What I do remember was how uncomfortable I was afterwards. I had stitches in four parts of my mouth, which was also packed with cotton. I had to take both antibiotics and codeine. When I got home, all I wanted to do was go to bed. My father, however, had different plans. He was incredibly drunk and a few hours later he began arguing with my mother. He told her, my sister, and me that we had to leave the house and forced us out of the front door, along with our dog. At that point the combination of anesthesia, painkillers and anxiety kicked in and I spent the next half hour vomiting into our front bushes. In case you ever wondered (although I doubt you have), throwing up with a mouth full of bloody cotton is absolutely disgusting.

Eventually, he must have allowed us to come back into the house, because I don’t really remember much else from that day or night. The bushes part is my most vivid memory.

Back to present day…I spent the whole rest of the night thinking about what my father said. I truly do believe that he honestly did not remember that night. It made me wonder how many other incidents that I remember, many of which scarred my childhood, he simply does not even remember.

For the past 30 years, there’s only been two times when my father was sober. One time was after he had a stroke and did not drink from October of 2013 to October of 2015 and the other time has been since December of 2019. During the first span, I remember having a conversation with him and mentioning a few of the things that he had done while he was drunk. It was clear that he was appalled and did not even believe that he was capable of doing those things. And I really didn’t even tell him any of the truly terrible things he did.

The immature part of me wants to stomp my foot and say that it’s not fair. If I have to live with all of these bad memories, he should be riddled with guilt and tormented by them also. Another part of me feels slightly comforted by the fact that because he does not remember doing these things, it was not really my dad doing them, rather it was this drunk monster that took over his body.

My mouth has long since healed and the memory of that experience has faded. Although I have to admit it did hurt a little to have him admit that he didn’t remember that day- added a little insult to injury.

Holiday Spirits <—-pun intended

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I have so many different things to write about, I do not know where to begin.  One of the topics, I am not ready to delve into, so for now I will stick to the one I know best: dealing with alcoholics.  So, here is a special holiday edition of Thanksgiving updates on the three drunks in my life, who coincidentally ALL drink vodka…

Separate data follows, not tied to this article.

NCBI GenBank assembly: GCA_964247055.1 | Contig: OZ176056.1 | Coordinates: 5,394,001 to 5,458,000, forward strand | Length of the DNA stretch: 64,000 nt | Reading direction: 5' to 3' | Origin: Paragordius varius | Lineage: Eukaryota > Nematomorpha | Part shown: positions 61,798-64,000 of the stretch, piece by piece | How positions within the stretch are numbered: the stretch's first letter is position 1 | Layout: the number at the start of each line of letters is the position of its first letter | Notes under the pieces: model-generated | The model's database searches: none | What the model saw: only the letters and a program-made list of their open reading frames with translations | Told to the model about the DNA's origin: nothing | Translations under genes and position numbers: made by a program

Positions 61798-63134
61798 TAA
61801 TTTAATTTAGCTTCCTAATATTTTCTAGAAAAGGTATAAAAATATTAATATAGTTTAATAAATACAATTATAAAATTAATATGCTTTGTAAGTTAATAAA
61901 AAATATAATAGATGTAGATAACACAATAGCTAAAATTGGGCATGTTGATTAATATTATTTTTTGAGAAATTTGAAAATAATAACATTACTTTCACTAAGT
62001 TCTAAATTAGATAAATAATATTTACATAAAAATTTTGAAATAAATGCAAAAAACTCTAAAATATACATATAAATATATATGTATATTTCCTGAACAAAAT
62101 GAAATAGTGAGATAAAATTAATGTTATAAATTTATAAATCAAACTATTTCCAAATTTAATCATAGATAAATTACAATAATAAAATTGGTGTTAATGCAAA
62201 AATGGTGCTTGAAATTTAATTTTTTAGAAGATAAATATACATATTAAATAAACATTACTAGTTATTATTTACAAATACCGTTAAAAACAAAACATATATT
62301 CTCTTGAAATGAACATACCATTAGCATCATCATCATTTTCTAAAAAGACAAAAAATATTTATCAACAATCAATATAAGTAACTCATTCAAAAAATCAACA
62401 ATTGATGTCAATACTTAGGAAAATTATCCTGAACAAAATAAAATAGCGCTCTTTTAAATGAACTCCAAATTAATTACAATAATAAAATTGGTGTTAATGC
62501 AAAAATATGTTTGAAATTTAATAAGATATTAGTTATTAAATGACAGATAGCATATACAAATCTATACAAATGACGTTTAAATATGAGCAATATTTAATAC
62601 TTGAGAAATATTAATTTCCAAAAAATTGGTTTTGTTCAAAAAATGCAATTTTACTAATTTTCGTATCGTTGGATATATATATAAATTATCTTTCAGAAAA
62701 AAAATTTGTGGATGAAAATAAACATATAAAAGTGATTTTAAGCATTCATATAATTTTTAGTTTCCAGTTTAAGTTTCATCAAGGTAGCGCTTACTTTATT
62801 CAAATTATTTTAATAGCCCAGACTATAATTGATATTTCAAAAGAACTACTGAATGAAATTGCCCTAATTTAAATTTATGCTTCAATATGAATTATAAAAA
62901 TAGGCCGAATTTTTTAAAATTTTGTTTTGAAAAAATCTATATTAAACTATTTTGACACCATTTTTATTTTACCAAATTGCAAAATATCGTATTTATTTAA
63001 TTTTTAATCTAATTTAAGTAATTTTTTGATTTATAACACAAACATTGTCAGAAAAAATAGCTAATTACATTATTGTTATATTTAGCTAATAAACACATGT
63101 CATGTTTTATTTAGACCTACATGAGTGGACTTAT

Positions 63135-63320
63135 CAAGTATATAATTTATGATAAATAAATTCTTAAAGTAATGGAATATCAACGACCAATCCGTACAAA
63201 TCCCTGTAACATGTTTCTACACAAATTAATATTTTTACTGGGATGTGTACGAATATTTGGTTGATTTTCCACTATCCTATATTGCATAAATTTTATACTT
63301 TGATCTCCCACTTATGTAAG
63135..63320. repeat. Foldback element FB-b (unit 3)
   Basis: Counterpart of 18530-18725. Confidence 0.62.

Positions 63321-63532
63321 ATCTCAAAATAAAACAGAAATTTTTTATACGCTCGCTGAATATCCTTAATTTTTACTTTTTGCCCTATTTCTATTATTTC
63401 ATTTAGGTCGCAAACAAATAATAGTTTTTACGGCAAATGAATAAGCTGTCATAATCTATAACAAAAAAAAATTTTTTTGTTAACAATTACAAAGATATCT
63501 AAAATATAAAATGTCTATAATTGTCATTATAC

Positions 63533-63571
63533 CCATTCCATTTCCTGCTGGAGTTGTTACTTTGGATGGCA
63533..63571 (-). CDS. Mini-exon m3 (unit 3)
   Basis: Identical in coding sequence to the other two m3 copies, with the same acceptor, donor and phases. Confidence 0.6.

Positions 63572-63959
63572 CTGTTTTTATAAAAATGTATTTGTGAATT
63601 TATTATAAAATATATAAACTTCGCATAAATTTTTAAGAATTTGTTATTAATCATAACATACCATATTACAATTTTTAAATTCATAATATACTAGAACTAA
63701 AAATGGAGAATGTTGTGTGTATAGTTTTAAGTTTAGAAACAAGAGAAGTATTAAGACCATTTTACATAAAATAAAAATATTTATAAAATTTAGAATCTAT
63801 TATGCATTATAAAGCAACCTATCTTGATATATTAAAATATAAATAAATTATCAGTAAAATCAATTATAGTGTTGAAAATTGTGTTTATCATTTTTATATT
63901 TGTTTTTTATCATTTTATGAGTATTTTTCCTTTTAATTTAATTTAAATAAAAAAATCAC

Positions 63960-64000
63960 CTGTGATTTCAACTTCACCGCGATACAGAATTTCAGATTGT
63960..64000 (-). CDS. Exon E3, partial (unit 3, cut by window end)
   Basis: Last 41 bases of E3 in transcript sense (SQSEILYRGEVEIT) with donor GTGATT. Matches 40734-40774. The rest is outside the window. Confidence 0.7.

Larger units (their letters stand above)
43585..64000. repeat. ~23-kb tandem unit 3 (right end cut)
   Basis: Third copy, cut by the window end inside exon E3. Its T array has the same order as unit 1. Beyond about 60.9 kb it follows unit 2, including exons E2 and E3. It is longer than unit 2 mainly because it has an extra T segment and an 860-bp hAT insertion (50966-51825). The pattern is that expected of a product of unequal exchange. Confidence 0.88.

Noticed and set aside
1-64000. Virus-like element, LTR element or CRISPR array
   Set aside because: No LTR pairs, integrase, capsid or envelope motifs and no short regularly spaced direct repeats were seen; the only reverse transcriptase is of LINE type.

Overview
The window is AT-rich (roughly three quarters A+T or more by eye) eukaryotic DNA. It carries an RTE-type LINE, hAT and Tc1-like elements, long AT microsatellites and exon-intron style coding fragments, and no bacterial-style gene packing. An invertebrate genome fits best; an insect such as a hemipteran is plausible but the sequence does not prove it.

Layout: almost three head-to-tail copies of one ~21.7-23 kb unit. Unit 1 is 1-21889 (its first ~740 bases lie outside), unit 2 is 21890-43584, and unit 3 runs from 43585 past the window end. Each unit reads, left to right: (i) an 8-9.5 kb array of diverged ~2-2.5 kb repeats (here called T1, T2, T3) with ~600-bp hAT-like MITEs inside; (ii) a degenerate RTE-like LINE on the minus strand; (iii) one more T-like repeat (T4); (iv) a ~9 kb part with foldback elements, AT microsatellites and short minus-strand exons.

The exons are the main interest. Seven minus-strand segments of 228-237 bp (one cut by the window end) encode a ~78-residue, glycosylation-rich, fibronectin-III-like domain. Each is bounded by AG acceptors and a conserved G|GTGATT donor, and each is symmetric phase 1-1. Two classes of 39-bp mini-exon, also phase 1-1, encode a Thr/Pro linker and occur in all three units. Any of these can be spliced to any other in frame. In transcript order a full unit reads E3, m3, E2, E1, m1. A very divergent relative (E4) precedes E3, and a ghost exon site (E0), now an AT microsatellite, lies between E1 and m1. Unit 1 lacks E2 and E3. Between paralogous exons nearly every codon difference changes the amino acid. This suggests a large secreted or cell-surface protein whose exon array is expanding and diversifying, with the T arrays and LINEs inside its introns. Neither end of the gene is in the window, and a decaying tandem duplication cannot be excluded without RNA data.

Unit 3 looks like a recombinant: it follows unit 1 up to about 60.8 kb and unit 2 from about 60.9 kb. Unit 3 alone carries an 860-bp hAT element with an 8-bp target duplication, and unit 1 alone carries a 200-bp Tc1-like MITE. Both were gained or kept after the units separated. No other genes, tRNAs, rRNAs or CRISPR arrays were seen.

1. The ex-boyfriend. Thanksgiving was not as bad as I thought it would be.  I had one 45 minute breakdown.  I know it is not healthy, but I would occasionally “unblock” my ex-boyfriend’s Instagram page to see if he was okay.  It felt like the only last tiny connection I had to him.  When I went to check it on Thanksgiving, I realize that he made his page private.  I was already upset because this was always ‘our” holiday and it was the first one without him, but I felt like him doing that was unexpected.  Maybe he knew I was checking on him.  Maybe he met someone.  Maybe he wants privacy.  I feel so far away from him now.  In nine years, this is the longest I have gone without seeing or speaking to him.  But, I suppose that is what happens in a break up.  And I have to remind myself that I was the one who said I could not be in contact with him anymore.  I don’t know how to ever stop worrying if he is alright, but I know there is nothing I can do if he is not.
  2. The father. My dad was good on Thanksgiving, very well-behaved.  I actually took a selfie with him and at one point leaned up against him on the couch.  We took family pictures.  It was nice.  Friday, he was terrible…leaving mean voicemails and sending shitty text messages.  Saturday, my sister and I had already agreed to go to my parent’s house to help them with some things and he was totally fine again.  It is was like a sober-drunk-sober sandwich over the course of three days.  He is truly a Jekyll and Hyde. 
  3. The friend’s boyfriend. My good friend, practically my sister, is in a terrible and abusive relationship with an alcoholic.  She is 18 weeks pregnant and he just got his third DWI over the previous weekend.  I felt so badly for her- they were supposed to do the gender reveal for the baby on Thanksgiving.  But, I also do not understand why she stays with him.  I try not to think about it too much, because after 30+ years, I still do not understand why my mother has never left my dad.  Today, my friend’s boyfriend put his hands around her neck and pushed her against a wall.  He threatened her and then pushed her outside into the snow, refusing to let her back in.  My sister (her best friend) called her brother and he ran over to the apartment.  My friend’s boyfriend then assaulted him, was arrested and the brother is pressing charges, although my friend still will not.  I realized while all of this was going on, I was feeling such anxiety.  It is hard for me to be a good friend to her and support her while separating my own experiences and it brings back a lot of my own traumatic memories.  She is safe now and that is all that matters in the moment.